The 1950s have a different characteristic in this process. The Greek administration reveals a different profile in its view of the Turkish Minority. In this period when the Turkish-Greek friendship rarely experienced its spring, Celal Bayar High School was established in Komotini. The Greek administration makes a move worthy of friendship by deeming the name "Turkish School" appropriate for all schools in Western Thrace. However, the reason for this surprise move of the administration, taking advantage of the constructive atmosphere of friendship, is related to another "national issue" of Greece, which has nothing to do with the Turks of Western Thrace, and this is the subject of a separate analysis.

In 1967, the Turkish Minority of Western Thrace, in addition to the communists who suffered the wrath of the junta government established in Greece as a result of a military coup d'état, also suffered greatly from the seven-year oppressive regime. The practices implemented during the junta period were adopted by the subsequent governments and the foundation stones of a "minority politics" were laid during this period. It was in that period that the Turkish signboards in Turkish schools were taken down by force. There is another feature of those years that has gone down in history. Within the framework of various restrictions imposed on Turkish language, the Greek junta, backed by the support of the "conservatives" in the minority, established ThSPA (Thessaloniki Special Pedagogical Academy) in 1968. This was a very important break in terms of minority education; this move, which was an important milestone of a long-term project of the administration, was the first concrete sign that the autonomous education provided by the Treaty of Lausanne would be shelved.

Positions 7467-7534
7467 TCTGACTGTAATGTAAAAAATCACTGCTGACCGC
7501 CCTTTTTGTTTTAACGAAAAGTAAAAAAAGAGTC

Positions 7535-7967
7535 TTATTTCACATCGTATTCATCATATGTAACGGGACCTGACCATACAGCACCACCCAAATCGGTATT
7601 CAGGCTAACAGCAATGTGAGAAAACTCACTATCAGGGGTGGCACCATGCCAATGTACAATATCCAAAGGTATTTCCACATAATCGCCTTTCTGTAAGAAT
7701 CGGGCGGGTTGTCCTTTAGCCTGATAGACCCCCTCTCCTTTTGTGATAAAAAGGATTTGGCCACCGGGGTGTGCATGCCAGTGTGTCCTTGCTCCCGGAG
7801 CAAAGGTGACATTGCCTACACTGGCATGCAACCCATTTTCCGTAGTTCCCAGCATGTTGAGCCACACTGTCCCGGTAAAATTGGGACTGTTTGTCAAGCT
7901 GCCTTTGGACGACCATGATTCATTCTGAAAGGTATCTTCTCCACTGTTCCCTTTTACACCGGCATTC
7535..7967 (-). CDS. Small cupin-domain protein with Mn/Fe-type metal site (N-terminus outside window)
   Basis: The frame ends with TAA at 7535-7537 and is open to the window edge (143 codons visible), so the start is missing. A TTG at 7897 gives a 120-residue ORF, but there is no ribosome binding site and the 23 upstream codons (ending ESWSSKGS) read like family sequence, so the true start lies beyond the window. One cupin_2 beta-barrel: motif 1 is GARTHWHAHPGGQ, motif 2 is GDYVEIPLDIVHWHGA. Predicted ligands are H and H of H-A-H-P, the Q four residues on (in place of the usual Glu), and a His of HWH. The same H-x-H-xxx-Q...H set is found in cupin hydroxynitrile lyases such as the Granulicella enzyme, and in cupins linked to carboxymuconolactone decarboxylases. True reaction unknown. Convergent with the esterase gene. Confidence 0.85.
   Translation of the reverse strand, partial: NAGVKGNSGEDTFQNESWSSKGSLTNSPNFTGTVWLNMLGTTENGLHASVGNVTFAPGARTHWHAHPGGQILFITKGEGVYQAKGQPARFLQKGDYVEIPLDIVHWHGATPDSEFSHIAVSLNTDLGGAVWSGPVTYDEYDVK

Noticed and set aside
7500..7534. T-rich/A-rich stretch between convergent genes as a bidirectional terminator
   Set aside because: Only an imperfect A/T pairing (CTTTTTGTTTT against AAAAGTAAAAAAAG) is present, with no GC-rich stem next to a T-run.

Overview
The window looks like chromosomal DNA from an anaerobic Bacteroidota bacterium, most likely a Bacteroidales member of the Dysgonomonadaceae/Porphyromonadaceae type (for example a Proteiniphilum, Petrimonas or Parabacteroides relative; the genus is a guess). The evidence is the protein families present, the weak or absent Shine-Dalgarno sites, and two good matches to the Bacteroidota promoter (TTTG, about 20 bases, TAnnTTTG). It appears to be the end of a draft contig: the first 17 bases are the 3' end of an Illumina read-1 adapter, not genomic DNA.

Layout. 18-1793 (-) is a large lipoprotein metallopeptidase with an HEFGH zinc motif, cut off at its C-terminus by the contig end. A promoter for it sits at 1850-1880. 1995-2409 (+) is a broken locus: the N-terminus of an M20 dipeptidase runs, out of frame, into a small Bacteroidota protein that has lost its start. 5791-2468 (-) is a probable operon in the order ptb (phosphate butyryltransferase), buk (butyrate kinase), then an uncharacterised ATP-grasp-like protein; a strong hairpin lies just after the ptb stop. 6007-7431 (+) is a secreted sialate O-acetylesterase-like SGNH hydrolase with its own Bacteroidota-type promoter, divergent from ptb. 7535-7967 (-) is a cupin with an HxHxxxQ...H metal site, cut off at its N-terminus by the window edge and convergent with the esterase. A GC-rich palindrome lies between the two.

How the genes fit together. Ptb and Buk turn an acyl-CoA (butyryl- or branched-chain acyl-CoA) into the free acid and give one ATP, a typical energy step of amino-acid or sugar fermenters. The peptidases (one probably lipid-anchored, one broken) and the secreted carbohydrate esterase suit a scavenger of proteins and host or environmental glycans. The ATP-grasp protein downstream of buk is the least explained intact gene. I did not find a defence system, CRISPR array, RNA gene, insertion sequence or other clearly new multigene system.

The terminology related to the science of pedagogy was theoretically pronounced in abundance in the minority agenda of the Greek administration, which started to take education under its control institutionally from the 1970s onwards. For example, SÖPA was established with such a justification. However, this step, which was undertaken with political criteria rather than pedagogical concerns, has not yielded any positive results in the name of education beyond being an illusion devoid of knowledge and scientific equipment. The TsPA project was reinforced with the laws 694/1977 and 695/1977 approximately ten years after its establishment. From that date onwards, the Greek administration started to have a say in minority education, where the term "Turkish School" had already been banned. Step by step, every teacher assigned to the minority schools, which were taken under the state's control, gained the right to become a civil servant. This was a gateway of hope for many of the minority people who were economically intimidated; but unfortunately, this choice also had a significant impact on the outcome of minority education that led to the present day.

Another development that ignores the autonomous status of minority education in the institutional sense was the introduction of the Turkish name in the 1980s.